A strategic alliance is a loose partnership between non-competing businesses that can add profit to each other's bottom lines. This calls for commitment rather than investment but the right partnership can pay serious dividends
Since strategic alliances do not have the backing of a legal agreement, they usually require time to build up the working relationship. This involves regular reviews to refine and develop the agreement. In short, partnerships are long-term strategies that also require short-term activity.
In fact, the reason strategic alliances are so often overlooked as a strategy is because of the level of dedication, commitment and time they require.
Your mindset is also important; you do not want to think of this as "getting" something from your alliance partner. There is a powerful concept used in business networks known as "givers gain". It's best to think about how you can help your partner first, then you can think about how that partner can potentially help you back. Your alliance will flow much more smoothly as a result.
What makes a good strategic alliance partner?
Just as you identify the characteristics of your target customers, you also need to draw up a picture of your ideal partner.
Start by considering other firms that supply your customer base. For instance, if you are a business-to-business company, potential partners could include stationery suppliers, accountants, lawyers, financial advisers, cleaning companies, business coaches and so on. If you are business-to-customer, think about other complementary retailers, service providers or local organisations.
Once you have a long list of potential suppliers, you need to whittle that down to the strongest contenders. Here's what to look for in a potential strategic alliance partner:
1. They have a similar audience
Their audience does not have to be exactly the same as yours, but it definitely should be a similar clientele. For example, if your target person is usually wealthy, then you want to target services that are more likely to have wealthy customers, such as financial advisors or high-end retail.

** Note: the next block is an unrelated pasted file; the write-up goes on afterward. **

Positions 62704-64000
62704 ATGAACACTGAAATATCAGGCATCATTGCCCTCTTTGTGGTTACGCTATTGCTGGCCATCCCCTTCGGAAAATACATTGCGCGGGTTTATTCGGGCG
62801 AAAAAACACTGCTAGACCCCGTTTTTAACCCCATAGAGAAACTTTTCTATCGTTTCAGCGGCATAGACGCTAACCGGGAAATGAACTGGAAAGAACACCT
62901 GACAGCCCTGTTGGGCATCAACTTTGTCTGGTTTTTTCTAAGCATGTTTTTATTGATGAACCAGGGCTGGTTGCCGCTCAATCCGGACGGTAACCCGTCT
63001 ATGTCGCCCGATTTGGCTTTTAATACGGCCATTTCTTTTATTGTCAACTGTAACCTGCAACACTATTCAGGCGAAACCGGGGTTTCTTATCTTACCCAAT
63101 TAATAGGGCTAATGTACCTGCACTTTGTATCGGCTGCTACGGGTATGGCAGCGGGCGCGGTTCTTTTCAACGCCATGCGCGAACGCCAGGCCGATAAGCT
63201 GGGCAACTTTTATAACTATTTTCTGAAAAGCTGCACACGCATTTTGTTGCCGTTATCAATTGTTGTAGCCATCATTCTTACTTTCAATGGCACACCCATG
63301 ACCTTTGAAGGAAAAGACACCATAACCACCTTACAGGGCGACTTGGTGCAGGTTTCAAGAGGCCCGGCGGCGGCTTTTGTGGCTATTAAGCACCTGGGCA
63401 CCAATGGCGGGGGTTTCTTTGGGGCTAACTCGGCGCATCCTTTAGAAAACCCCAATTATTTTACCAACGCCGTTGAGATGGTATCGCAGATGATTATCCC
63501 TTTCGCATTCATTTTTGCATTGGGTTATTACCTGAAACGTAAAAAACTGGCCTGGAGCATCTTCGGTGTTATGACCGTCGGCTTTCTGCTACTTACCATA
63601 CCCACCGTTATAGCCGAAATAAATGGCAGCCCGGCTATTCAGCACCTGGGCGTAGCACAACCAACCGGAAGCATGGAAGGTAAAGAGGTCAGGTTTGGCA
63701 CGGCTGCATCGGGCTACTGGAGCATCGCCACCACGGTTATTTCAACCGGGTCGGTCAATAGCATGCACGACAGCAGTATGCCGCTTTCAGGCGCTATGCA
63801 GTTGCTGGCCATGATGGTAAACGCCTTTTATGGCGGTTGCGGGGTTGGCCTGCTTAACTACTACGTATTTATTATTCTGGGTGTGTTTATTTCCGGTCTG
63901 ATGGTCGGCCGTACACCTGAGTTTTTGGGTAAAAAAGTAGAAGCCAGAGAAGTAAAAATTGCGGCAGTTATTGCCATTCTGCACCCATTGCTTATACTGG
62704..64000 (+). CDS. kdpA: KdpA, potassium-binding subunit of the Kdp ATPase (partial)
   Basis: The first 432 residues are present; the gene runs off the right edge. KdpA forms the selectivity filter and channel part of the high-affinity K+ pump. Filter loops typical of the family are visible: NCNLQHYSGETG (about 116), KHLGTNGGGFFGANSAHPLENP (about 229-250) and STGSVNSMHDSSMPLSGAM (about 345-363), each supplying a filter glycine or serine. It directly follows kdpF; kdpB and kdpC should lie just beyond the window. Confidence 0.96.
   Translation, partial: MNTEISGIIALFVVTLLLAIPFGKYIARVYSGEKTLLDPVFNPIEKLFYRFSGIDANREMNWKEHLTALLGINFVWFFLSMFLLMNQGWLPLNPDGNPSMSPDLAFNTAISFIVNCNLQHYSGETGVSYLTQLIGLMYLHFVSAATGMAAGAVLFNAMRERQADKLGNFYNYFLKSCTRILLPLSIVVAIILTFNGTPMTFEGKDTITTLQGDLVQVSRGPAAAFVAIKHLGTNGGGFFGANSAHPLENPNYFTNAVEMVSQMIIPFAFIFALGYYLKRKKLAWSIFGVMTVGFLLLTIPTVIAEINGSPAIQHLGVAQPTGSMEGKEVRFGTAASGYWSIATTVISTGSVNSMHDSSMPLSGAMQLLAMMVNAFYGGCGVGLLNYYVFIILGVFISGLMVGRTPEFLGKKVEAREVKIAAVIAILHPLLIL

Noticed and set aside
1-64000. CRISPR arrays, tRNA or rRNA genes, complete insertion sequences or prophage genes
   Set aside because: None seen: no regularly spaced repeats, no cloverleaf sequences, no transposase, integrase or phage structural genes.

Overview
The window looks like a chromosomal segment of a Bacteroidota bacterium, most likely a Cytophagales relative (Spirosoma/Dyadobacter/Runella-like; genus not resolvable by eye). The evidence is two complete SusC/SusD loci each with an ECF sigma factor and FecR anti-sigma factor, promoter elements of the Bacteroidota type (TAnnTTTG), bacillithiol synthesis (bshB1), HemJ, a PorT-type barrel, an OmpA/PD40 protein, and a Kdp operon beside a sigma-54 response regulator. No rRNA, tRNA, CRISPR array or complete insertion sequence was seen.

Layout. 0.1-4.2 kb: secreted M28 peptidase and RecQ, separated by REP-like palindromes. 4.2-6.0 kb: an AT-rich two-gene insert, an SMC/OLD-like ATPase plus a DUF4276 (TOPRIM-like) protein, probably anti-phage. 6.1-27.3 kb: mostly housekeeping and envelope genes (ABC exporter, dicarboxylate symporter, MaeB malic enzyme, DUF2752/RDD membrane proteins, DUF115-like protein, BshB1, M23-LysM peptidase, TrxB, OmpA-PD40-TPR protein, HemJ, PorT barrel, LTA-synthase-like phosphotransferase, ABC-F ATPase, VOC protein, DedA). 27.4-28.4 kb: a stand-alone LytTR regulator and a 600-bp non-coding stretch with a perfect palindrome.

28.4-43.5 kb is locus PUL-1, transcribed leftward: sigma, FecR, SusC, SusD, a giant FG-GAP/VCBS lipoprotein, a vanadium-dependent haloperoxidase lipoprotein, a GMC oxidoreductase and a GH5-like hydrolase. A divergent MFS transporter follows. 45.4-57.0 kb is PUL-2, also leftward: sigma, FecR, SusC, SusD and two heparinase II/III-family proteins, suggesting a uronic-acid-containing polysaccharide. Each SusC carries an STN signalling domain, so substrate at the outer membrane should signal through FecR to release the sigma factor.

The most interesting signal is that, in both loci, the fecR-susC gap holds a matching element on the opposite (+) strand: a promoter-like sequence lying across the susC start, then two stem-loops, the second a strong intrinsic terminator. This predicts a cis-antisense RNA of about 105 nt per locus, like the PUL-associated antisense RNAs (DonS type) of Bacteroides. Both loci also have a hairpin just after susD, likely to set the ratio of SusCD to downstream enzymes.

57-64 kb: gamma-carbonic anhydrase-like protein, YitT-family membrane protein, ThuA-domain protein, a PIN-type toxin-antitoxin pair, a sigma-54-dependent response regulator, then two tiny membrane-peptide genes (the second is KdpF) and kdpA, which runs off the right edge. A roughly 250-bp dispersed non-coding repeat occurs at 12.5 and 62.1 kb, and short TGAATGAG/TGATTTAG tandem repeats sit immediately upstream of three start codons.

2. They are not your competitors
Your service should be adding value to their customers, not competing with their services. If your product is too similar to theirs, why should they want to help you promote yours when they can promote their own? You will get the greatest benefit from those who have a distinct service from you but a similar audience.
3. They can give you access to new customers and prospects
Ideally, you want them to have a database of clients and/or prospects that you can easily access. It could work to your advantage if they are not making the most of their database. Imagine if you could offer to help them a) build their database and b) communicate with their prospects and customers with an offer in a positive way. That adds value to them straight away; but it also gives you access to new prospects.
4. They want to work with you
This is an important point. If the potential partner is already satisfied with their sales and marketing and they cannot see any benefit from working with you, you should probably move on. Qualify all your potential strategic alliances the same way you would your sales leads. If they are not as excited about the partnership as you are, then it probably will not work out in the long term. They may look like a good prospect but they are just not that into you.
5. They want something you can offer
You need to be able to offer something that they want from you. Within the core products or services that you offer, there should be something that is valuable to your partner's customers. If you can identify that, then in the long term you can be a giver. And, as we know, givers gain.